Biking can strengthen your legs, which contain some of the biggest muscles in your body. Working large muscle groups helps you burn calories more quickly.
#5 – Nordic Skiing Isn’t Just for the Winter
You might not even live where it snows, and if you do, you may not want to face the chilly air or risk of winter car crashes, but don’t worry. There are indoor options to practice Nordic skiing.
If you want to get outside in the cold winter, cross-country skiing is one way to get a low-impact workout that strengthens your arms and legs. You might think of it as strictly a leg exercise routine, but your arms will tell you otherwise after a morning on the trail. If you feel the burn from a day skiing, make sure you set aside time for recovery.
Indoors, treadmill-like Nordic sets let you experience similar movements as cross-country skiing and provide similar cardiovascular and muscle-building benefits.
Good Health Means Better Life Insurance Options
Life insurance is essential for some and an option worth considering for others. If you have heart disease or have had a stroke, you won’t have as many options as someone without a complex medical history, but there is a solution.
Life Insurance Following Significant Health Issues
If you’ve had a stroke, you probably won’t qualify for a standard term or whole life insurance policy. But if your employer offers a life insurance program, you may be able to opt in with your employment as the only condition of your eligibility.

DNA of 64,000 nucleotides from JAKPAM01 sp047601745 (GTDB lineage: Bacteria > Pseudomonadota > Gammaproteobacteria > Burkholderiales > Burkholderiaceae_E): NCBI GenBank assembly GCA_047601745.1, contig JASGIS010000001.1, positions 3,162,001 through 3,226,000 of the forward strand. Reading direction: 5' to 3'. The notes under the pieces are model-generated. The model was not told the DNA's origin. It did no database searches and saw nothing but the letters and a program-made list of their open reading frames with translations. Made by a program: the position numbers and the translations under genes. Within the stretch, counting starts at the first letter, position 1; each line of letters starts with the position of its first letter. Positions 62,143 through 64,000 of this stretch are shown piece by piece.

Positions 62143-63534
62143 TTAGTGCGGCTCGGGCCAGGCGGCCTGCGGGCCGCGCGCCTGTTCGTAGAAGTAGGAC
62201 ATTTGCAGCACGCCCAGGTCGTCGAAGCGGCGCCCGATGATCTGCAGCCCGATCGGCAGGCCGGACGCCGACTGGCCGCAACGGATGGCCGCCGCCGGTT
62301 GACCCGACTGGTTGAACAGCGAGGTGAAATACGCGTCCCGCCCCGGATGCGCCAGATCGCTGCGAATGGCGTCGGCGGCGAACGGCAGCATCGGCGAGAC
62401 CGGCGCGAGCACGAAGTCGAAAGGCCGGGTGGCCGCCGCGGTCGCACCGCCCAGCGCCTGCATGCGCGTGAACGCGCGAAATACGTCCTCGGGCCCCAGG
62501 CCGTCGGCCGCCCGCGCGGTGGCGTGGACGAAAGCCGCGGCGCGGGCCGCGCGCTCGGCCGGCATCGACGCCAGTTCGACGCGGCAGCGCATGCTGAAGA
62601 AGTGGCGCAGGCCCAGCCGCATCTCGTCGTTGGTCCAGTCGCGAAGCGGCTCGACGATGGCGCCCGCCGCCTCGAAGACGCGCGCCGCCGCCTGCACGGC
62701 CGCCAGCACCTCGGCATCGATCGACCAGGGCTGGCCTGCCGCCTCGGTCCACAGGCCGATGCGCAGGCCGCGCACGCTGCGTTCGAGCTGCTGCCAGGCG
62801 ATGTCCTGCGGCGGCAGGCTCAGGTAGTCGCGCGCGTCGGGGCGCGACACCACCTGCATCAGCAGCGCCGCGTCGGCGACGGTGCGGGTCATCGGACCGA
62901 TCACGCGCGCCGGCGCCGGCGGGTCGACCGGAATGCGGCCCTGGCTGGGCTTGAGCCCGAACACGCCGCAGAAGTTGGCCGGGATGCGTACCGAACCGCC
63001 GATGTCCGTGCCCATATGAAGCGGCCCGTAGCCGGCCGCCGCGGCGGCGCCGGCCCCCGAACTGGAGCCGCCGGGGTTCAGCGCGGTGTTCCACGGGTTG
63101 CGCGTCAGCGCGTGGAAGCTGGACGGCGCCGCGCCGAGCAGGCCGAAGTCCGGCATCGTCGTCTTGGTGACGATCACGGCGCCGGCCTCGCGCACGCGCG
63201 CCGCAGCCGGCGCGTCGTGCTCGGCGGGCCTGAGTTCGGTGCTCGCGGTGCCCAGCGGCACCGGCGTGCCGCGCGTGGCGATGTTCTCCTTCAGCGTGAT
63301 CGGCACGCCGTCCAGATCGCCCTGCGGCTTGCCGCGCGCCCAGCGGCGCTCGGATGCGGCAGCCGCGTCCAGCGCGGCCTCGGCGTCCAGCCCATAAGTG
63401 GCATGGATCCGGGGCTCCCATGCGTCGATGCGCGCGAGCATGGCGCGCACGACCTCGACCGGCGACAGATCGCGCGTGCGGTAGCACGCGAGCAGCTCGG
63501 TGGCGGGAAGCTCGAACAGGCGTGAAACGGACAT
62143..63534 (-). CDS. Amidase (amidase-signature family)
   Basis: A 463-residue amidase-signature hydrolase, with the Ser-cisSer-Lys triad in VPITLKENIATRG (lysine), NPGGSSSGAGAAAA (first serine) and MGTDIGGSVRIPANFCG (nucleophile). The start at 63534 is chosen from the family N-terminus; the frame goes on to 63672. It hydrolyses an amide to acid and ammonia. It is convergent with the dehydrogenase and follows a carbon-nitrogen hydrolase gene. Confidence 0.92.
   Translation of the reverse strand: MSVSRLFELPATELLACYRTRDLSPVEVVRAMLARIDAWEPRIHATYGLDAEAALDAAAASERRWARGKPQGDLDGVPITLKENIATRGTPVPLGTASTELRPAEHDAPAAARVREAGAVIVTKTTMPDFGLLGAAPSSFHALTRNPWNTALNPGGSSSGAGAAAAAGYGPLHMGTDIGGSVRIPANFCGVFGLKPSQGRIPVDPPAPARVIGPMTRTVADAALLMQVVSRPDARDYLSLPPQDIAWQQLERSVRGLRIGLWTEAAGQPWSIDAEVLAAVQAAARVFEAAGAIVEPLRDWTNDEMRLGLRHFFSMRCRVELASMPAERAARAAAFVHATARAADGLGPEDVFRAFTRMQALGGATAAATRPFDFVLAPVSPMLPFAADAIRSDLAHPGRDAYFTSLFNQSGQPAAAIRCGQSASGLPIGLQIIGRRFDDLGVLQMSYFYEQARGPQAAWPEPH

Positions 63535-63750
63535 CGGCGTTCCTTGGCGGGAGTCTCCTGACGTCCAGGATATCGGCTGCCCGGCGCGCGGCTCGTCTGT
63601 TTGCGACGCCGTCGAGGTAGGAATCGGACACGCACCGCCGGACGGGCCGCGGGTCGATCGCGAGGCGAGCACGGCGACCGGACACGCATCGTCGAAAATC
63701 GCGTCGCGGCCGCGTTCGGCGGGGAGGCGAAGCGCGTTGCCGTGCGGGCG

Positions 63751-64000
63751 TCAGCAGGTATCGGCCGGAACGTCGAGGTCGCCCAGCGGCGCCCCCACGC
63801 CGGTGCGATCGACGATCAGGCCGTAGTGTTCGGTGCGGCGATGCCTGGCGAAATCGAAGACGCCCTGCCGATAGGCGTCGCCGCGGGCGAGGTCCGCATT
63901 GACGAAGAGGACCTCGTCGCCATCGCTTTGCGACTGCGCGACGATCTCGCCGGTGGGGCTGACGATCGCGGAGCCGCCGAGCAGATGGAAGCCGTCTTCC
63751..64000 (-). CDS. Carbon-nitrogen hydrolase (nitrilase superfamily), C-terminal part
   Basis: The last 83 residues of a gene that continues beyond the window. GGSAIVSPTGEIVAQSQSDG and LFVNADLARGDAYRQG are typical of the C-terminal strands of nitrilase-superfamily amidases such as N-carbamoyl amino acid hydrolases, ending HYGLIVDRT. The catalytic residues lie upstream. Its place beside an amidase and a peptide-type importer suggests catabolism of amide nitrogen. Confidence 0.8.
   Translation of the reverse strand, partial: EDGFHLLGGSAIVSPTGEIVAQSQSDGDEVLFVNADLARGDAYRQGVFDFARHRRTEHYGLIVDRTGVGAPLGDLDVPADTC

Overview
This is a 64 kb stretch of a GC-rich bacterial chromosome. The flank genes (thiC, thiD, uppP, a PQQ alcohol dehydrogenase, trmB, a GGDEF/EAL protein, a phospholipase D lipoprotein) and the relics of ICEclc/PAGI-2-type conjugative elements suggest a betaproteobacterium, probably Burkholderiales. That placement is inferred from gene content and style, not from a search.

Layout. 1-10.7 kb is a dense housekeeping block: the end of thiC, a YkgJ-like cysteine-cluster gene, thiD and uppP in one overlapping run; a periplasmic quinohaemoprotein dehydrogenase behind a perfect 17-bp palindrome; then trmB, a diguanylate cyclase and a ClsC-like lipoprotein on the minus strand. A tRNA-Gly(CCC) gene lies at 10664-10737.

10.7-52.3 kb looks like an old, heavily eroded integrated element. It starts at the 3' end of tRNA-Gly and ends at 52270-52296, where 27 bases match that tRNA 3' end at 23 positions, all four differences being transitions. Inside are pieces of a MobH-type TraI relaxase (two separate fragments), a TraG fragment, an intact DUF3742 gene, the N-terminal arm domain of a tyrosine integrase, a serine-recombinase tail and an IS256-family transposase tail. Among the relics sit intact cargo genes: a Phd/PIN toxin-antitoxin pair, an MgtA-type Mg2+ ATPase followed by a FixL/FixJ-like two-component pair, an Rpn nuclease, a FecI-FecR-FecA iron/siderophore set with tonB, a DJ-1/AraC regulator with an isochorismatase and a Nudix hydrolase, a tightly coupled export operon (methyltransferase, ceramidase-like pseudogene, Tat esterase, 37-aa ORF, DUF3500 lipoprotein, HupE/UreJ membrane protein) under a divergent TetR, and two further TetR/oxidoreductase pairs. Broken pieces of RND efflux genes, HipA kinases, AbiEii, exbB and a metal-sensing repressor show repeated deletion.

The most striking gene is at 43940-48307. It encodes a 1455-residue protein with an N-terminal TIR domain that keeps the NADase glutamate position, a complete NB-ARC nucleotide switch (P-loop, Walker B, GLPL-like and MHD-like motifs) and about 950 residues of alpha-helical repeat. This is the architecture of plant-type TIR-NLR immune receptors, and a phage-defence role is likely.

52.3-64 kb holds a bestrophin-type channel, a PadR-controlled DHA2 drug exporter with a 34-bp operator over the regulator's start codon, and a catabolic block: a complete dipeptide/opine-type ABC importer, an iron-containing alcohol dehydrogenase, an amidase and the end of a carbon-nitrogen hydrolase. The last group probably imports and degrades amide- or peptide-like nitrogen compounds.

Another way to get an insurance policy even if you’ve had a heart attack or diabetes is with a guaranteed life insurance policy. These policies are created to cover end-of-life costs, so their maximum benefit is small compared to other life insurance products. But it may be better than nothing.
Even if you can find a policy following health complications, you’ll pay more for it because the insurance company will label you with a higher risk classification. So you may want to work with a financial advisor to develop a better-suited financial plan.
Life Insurance Risk Categories: How Good Health Can Save You Thousands
Life insurance companies consider your current health information like your height, weight, bloodwork, and health history to give you a risk classification.
A preferred risk category indicates that the insurance company thinks you’re a good bet to live for a long time, so you’ll pay lower premiums if you’re in this category.
If you’re borderline overweight or diabetic, getting into shape can revolutionize your life. So when you consider that COVID-19 may lead to an increased risk of diabetes, you should be even more motivated to take control of your health.
With better health, you can climb to a better risk category which can save you hundreds of dollars every year and thousands of dollars over the course of paying your premiums for the duration of your policy.
Regardless of why you’re looking for low-impact exercises, the activities listed above will get you moving and help you improve your health, which will make you feel better on both the inside and outside.
Melanie Musson writes and researches for the life insurance comparison site, QuickQuote.com. She’s passionate about helping others understand the connection between better health and life insurance savings.